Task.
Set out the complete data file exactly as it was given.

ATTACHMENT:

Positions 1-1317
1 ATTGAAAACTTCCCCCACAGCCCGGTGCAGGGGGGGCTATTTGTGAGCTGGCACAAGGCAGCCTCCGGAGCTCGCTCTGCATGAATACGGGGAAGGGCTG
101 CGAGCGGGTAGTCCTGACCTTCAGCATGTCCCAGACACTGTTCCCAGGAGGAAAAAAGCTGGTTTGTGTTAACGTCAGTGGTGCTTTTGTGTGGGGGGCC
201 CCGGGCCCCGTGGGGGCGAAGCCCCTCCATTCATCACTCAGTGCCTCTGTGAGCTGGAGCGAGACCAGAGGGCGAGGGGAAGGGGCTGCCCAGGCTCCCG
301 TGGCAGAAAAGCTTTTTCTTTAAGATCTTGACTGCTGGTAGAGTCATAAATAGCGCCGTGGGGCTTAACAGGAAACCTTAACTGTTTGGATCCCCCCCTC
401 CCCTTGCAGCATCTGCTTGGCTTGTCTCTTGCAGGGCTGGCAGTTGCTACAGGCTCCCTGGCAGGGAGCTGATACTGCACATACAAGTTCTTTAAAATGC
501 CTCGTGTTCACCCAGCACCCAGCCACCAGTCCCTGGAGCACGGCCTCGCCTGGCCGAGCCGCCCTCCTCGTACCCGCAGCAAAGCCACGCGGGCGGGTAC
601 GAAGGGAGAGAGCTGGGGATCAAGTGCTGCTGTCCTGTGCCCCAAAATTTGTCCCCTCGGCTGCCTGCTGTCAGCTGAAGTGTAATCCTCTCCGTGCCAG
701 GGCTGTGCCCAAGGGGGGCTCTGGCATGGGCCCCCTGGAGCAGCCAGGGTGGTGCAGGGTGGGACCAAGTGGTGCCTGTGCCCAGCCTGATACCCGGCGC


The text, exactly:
Positions 1-1317
1 ATTGAAAACTTCCCCCACAGCCCGGTGCAGGGGGGGCTATTTGTGAGCTGGCACAAGGCAGCCTCCGGAGCTCGCTCTGCATGAATACGGGGAAGGGCTG
101 CGAGCGGGTAGTCCTGACCTTCAGCATGTCCCAGACACTGTTCCCAGGAGGAAAAAAGCTGGTTTGTGTTAACGTCAGTGGTGCTTTTGTGTGGGGGGCC
201 CCGGGCCCCGTGGGGGCGAAGCCCCTCCATTCATCACTCAGTGCCTCTGTGAGCTGGAGCGAGACCAGAGGGCGAGGGGAAGGGGCTGCCCAGGCTCCCG
301 TGGCAGAAAAGCTTTTTCTTTAAGATCTTGACTGCTGGTAGAGTCATAAATAGCGCCGTGGGGCTTAACAGGAAACCTTAACTGTTTGGATCCCCCCCTC
401 CCCTTGCAGCATCTGCTTGGCTTGTCTCTTGCAGGGCTGGCAGTTGCTACAGGCTCCCTGGCAGGGAGCTGATACTGCACATACAAGTTCTTTAAAATGC
501 CTCGTGTTCACCCAGCACCCAGCCACCAGTCCCTGGAGCACGGCCTCGCCTGGCCGAGCCGCCCTCCTCGTACCCGCAGCAAAGCCACGCGGGCGGGTAC
601 GAAGGGAGAGAGCTGGGGATCAAGTGCTGCTGTCCTGTGCCCCAAAATTTGTCCCCTCGGCTGCCTGCTGTCAGCTGAAGTGTAATCCTCTCCGTGCCAG
701 GGCTGTGCCCAAGGGGGGCTCTGGCATGGGCCCCCTGGAGCAGCCAGGGTGGTGCAGGGTGGGACCAAGTGGTGCCTGTGCCCAGCCTGATACCCGGCGC